See, God didn't create us for time. He didn't create us to devote ourselves to time. He created us for eternity, and His purpose for us is to allow Him to have impact on eternity through us. I want you to turn to 2 Corinthians 5 and looking at it from a little different perspective. You see, our dilemma is that we are trapped in time. We have sixty, seventy, eighty, ninety years in time. And then there is not time. We live to squeeze all that we can out of time, rushing through the moments of time. As we age it seems there is no escape from the limitations of time. But we have good news, and that good news is in the Gospel of Jesus Christ. 2 Corinthians 5:14 NIV, For Christ's love compels us... It compels us, hopefully, in this life. It compels us in our time so that we will have an impact on eternity. There's so much that compels us in time. Compelled to get up, compelled to go to work, compelled to continue to through the routine. But what should compel us is the love of Christ, and we should not only just go to work to earn that we might eat, to get strong that we might earn to eat. But we should go there with the idea "Today, my life, Lord, is open to You, and please by Your grace and by Your Spirit have an impact on eternity through me. Help me to love. I live for Your love."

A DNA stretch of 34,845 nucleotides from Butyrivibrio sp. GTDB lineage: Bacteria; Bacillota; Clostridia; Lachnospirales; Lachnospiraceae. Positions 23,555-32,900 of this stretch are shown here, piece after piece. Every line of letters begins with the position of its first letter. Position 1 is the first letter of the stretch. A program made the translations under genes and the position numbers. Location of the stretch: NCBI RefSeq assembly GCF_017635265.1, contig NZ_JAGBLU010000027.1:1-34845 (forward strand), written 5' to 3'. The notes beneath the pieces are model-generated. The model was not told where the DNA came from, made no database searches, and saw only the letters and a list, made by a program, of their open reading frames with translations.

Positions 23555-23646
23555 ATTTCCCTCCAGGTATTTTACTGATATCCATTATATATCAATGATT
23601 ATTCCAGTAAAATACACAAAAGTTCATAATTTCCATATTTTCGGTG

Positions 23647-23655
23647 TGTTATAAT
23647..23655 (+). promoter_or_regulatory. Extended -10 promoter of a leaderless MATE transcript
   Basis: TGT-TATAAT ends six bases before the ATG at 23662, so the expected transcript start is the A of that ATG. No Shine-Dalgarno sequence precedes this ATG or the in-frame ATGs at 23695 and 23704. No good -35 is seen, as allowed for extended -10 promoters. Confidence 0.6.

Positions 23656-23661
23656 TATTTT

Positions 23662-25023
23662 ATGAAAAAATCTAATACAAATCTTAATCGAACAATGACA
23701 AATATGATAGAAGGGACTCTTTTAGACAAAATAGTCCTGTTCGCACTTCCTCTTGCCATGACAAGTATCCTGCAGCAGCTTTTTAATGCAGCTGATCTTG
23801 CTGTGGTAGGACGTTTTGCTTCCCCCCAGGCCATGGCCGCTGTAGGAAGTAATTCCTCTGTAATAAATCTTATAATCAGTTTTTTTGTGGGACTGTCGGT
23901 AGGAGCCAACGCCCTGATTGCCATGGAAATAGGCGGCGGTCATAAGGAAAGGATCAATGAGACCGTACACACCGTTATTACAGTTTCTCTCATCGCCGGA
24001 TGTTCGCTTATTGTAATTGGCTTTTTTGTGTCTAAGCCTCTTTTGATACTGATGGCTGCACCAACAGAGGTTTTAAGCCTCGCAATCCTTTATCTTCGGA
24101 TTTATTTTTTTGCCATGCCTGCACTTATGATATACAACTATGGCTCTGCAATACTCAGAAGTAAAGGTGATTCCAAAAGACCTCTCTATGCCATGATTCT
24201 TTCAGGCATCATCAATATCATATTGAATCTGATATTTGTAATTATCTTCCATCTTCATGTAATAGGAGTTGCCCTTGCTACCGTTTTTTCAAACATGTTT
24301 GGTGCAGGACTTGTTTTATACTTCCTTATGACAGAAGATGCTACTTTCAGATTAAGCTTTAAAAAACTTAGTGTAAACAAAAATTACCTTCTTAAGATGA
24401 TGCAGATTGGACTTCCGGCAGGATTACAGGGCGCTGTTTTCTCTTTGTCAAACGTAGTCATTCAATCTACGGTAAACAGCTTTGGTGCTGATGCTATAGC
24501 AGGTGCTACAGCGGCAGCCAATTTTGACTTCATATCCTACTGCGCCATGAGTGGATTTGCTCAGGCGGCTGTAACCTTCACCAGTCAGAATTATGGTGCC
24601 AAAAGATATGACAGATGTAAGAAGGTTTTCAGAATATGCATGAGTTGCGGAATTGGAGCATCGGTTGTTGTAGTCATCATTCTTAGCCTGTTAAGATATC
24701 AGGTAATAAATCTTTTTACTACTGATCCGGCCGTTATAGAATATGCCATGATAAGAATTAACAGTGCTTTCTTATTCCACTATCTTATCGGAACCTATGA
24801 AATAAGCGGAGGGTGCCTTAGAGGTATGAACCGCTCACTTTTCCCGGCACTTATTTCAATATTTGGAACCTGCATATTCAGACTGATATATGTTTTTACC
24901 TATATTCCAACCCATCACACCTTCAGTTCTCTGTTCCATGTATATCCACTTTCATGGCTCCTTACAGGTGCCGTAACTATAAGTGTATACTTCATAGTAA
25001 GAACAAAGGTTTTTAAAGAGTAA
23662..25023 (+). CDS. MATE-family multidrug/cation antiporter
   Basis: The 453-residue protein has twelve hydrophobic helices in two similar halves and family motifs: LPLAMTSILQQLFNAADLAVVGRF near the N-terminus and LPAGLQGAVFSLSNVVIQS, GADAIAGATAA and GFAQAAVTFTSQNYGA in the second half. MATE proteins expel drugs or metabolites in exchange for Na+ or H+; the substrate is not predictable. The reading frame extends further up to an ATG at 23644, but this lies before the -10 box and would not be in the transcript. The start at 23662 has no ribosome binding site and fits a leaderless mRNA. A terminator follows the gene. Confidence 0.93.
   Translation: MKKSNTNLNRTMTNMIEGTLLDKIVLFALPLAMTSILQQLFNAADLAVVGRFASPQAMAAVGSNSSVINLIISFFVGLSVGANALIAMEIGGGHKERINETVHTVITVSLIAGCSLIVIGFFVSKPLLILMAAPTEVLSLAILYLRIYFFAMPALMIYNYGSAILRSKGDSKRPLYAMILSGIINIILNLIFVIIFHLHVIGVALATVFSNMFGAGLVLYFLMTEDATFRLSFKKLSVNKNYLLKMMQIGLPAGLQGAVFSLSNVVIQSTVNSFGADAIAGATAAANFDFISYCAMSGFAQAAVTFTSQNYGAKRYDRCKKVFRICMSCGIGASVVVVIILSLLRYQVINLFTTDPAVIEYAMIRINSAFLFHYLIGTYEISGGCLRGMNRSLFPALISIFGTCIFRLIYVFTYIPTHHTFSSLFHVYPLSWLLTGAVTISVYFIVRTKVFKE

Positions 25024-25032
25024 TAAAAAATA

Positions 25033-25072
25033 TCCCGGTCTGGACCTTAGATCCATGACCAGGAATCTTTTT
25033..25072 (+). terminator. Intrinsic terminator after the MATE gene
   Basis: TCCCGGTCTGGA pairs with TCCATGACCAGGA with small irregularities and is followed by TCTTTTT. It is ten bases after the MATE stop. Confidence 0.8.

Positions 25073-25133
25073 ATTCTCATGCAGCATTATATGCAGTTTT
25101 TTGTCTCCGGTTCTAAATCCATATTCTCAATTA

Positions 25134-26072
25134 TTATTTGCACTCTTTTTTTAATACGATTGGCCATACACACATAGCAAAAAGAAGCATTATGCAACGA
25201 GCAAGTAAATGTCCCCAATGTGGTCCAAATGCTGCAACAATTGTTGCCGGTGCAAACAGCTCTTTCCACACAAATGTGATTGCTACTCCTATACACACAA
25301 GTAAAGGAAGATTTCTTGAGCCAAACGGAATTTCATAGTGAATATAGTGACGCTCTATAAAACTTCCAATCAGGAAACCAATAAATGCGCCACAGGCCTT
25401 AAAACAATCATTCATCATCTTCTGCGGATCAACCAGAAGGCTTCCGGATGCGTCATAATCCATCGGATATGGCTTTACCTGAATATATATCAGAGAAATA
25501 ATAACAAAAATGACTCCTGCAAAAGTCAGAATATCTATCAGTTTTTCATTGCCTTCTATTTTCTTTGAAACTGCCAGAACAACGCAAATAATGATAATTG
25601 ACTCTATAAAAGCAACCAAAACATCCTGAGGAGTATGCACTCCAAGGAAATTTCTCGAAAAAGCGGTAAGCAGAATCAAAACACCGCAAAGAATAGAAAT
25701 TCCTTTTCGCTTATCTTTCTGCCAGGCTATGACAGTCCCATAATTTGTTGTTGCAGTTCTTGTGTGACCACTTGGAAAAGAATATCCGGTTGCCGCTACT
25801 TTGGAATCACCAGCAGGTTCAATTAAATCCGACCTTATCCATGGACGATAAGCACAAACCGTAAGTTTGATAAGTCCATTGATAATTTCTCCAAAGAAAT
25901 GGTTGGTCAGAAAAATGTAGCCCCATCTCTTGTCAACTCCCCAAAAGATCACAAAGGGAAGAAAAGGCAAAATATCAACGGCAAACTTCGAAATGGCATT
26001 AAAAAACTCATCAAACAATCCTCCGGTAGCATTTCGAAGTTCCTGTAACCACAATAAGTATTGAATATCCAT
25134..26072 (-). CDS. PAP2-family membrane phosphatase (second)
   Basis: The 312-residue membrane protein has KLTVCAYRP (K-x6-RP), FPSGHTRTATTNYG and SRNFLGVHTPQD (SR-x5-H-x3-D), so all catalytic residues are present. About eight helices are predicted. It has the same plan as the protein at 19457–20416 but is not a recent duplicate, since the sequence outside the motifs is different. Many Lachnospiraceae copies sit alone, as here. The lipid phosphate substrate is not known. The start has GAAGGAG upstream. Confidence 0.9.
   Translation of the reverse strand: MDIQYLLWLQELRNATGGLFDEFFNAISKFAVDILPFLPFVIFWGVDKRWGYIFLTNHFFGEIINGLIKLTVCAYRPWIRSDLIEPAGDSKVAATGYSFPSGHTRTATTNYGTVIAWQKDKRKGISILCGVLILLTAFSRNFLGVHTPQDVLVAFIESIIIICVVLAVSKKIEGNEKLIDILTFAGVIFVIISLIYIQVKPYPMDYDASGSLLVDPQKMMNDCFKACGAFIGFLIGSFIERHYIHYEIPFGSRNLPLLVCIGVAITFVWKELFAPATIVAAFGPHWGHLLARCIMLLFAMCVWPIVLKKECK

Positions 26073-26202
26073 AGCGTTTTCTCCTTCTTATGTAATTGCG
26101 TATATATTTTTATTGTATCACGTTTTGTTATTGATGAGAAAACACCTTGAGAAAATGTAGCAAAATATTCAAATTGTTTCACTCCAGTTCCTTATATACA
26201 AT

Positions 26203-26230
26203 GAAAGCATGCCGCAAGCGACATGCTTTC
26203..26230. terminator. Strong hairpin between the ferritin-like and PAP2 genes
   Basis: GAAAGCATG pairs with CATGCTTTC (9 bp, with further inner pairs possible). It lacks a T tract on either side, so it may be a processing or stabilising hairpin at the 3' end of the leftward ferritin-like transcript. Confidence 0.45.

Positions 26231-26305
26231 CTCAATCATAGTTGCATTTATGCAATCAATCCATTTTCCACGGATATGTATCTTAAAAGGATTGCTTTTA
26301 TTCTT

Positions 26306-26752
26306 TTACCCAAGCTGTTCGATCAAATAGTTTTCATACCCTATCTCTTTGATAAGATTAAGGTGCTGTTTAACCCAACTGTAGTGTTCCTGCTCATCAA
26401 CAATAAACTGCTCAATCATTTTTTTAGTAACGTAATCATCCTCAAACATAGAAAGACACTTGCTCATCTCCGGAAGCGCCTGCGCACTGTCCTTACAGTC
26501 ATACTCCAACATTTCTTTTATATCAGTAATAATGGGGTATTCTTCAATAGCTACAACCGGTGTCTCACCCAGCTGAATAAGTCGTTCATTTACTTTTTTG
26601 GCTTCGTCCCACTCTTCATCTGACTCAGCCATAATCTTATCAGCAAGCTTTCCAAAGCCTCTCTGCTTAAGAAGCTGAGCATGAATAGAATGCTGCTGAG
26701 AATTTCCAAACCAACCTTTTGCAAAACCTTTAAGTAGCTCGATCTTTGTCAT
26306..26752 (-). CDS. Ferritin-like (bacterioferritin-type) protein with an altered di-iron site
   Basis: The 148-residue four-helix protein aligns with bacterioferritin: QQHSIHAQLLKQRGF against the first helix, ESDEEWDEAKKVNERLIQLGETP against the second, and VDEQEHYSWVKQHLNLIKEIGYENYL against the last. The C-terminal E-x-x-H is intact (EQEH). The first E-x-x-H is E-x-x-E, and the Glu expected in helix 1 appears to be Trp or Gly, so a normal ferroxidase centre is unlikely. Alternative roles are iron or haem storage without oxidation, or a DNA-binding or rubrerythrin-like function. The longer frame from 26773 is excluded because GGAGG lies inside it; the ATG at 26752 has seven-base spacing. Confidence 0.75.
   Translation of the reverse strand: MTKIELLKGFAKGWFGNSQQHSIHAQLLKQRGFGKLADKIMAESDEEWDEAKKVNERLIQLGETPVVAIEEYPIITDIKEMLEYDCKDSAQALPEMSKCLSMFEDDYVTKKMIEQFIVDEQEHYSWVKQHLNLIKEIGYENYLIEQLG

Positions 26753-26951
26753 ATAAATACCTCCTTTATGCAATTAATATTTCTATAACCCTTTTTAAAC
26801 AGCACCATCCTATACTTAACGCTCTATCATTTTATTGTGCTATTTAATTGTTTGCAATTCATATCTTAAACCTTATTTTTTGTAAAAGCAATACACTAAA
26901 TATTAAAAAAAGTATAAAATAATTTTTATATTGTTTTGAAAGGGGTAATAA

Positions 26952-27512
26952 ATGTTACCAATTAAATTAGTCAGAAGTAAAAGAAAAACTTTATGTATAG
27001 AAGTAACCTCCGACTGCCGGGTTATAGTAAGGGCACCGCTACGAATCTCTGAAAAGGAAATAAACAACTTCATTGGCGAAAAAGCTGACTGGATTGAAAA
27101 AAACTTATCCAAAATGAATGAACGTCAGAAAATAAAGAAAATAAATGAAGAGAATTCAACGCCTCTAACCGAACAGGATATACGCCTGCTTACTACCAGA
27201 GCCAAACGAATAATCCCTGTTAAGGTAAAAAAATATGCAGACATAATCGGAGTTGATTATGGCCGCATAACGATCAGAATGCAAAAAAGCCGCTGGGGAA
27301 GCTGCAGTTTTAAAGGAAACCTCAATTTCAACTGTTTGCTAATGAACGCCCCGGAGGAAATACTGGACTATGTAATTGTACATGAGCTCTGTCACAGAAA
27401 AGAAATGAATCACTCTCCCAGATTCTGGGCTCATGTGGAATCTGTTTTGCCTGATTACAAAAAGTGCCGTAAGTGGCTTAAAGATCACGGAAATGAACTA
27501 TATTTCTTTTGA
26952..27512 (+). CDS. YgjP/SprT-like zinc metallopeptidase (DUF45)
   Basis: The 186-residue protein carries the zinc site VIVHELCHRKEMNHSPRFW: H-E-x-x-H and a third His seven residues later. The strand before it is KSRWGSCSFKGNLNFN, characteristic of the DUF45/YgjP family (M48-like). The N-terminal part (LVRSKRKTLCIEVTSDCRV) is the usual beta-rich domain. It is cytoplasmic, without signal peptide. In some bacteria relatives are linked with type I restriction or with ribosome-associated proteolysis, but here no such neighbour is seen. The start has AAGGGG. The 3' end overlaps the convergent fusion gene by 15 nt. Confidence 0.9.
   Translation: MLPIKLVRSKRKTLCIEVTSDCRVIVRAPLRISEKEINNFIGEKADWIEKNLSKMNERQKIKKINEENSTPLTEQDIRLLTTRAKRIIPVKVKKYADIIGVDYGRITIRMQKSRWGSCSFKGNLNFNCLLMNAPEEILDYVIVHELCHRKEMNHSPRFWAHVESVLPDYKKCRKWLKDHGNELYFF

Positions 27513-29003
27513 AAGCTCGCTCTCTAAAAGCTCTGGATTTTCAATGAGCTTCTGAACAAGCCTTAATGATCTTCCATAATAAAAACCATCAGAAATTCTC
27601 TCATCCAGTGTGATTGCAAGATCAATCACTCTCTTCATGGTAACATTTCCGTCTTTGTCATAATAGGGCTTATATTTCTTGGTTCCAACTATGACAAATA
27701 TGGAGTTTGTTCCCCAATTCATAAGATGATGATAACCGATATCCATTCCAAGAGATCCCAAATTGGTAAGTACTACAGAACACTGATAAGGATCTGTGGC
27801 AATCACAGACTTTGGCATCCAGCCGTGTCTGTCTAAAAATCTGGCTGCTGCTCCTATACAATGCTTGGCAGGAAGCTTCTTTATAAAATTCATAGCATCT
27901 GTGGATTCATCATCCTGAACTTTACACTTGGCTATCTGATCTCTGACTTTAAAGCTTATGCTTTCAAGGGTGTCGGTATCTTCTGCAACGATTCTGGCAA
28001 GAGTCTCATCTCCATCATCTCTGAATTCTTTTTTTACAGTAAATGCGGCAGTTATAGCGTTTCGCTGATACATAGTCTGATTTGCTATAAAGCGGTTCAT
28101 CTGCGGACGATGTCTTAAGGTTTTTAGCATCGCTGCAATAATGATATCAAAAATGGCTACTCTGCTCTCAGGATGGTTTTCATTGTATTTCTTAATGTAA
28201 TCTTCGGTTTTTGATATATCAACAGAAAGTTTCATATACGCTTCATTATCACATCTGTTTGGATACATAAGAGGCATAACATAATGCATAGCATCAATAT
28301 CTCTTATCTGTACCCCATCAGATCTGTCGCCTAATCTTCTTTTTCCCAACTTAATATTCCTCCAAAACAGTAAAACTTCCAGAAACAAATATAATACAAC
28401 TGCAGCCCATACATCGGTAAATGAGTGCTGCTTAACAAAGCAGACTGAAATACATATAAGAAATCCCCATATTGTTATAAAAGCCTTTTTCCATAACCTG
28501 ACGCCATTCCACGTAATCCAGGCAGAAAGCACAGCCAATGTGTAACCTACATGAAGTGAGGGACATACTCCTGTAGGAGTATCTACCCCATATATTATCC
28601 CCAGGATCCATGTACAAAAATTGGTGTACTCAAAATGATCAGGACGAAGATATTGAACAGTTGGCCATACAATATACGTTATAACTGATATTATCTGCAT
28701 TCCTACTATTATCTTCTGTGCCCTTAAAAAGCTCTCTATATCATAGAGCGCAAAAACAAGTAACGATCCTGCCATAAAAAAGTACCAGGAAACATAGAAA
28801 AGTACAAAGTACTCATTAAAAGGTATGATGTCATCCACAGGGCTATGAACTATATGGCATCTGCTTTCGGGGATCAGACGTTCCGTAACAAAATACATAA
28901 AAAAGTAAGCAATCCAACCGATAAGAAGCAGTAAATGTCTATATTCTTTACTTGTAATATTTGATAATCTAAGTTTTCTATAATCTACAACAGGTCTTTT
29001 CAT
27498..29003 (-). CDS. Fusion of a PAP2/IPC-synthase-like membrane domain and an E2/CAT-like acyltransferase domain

Verse 15 says, And He died for all , that those who live should no longer live for themselves but for Him who died for them and was raised again. I'd like for you to look at this from a little different perspective. I'd like you to think of this as, "no longer live for time, but we live for eternity." Christ left eternity to enter time as a human to accomplish in time that which we could not achieve in our time that which would secure eternity, that which He achieved in time secures your eternity.
Look at verse 16. So from now on we regard no one from a worldly point of view. Though we once regarded Christ in this way, we do so no longer. You see, Christ came into time and people, rightfully so, just as you and I would. We viewed Him from the perspective of time. They viewed Him from the limitations of time. But then the lights went on, the power of the Holy Spirit. And they realized that he wasn't here for time; He was here for eternity, their eternity. And no longer did they view anyone from the perspective of time. But everyone from the perspective of eternity.